Post haemorrhagic ventricular dilatation is associated with a high rate of disability, multiple impairments and adverse effects of shunt surgery for hydrocephalus. Post haemorrhagic ventricular dilatation results initially from multiple small blood clots throughout the cerebrospinal fluid channels impeding circulation and re-absorption. Transforming growth factor β is released into the cerebrospinal fluid and there is evidence that this cytokine stimulates the laying down of extracellular matrix proteins which produce permanent obstruction to the cerebrospinal fluid pathways. Prolonged raised pressure, pro-inflammatory cytokines and free radical damage from iron may contribute to periventricular white matter damage and subsequent disability. Interventions such as early lumbar punctures, diuretic drugs to reduce cerebrospinal fluid production and intraventricular fibrinolytic therapy have been tested and, not only fail to prevent shunt dependence, death or disability, but have significant adverse effects. Surgical interventions such as subcutaneous reservoir, external drain, choroid plexus coagulation and third ventriculostomy have not been subject to controlled trial. Ventriculoperitoneal shunt is not feasible in the early phase after intraventricular haemorrhage but, despite the problems with blockages and infections, remains the only option for infants with excessive head expansion over periods of weeks. We have piloted drainage, irrigation and fibrinolytic therapy as a way of removing blood early enough to stop the progressive deposition of matrix proteins, permanent hydrocephalus and shunt dependence.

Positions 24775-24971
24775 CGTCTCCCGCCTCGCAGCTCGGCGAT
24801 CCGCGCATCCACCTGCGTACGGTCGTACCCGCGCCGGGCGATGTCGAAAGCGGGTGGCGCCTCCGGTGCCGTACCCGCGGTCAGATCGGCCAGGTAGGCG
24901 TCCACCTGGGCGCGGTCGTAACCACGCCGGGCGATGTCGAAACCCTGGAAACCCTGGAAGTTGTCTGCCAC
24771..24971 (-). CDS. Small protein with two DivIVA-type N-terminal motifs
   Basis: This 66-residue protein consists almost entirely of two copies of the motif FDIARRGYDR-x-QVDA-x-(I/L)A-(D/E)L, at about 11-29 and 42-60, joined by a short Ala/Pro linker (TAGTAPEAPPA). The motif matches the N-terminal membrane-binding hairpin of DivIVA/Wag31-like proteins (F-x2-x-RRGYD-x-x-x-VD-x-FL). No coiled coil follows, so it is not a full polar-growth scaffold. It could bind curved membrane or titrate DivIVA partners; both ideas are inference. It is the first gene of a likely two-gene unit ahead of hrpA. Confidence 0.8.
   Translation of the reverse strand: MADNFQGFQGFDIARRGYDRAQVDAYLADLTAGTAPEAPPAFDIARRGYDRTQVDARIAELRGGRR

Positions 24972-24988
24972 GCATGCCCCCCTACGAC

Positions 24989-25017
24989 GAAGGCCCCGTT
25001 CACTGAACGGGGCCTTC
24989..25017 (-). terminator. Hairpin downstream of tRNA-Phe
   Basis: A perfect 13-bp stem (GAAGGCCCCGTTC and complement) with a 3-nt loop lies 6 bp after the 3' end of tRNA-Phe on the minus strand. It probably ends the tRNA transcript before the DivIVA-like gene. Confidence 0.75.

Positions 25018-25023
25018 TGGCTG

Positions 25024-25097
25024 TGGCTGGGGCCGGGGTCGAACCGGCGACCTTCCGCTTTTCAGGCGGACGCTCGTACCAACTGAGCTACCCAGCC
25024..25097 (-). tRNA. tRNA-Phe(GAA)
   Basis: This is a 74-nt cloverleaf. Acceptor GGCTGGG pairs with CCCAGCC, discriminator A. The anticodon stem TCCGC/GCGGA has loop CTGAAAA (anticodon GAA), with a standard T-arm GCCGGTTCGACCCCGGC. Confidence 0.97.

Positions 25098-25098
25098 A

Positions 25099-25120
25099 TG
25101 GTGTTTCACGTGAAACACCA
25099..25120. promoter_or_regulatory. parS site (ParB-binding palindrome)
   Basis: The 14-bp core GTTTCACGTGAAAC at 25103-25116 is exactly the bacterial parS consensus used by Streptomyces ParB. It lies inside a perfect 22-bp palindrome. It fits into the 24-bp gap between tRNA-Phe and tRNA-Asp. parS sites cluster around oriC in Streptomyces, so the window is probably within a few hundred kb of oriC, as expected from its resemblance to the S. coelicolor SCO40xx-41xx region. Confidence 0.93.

|Translated title of the contribution||Posthaemorrhagic ventricular dilation: new mechanisms and new treatment|
|Pages (from-to)||11 - 14|
|Number of pages||4|
|Publication status||Published - Feb 2004|